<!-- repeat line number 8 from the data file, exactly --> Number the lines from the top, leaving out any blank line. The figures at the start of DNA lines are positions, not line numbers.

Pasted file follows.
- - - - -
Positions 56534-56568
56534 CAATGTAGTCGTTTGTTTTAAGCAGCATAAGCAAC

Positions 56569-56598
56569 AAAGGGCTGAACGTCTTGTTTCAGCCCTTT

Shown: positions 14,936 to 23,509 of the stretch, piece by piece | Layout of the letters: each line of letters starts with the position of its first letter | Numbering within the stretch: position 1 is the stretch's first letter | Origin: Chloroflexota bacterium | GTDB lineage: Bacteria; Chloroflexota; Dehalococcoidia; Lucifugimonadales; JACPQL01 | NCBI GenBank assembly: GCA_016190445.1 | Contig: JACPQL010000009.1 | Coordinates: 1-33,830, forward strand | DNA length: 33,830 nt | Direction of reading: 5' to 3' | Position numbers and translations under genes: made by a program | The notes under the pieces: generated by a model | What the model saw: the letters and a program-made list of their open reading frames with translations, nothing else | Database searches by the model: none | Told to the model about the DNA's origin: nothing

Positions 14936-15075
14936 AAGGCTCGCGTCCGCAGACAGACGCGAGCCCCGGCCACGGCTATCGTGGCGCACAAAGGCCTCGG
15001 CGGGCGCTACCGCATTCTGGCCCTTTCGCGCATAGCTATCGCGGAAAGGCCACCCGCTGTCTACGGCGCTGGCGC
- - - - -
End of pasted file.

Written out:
15001 CGGGCGCTACCGCATTCTGGCCCTTTCGCGCATAGCTATCGCGGAAAGGCCACCCGCTGTCTACGGCGCTGGCGC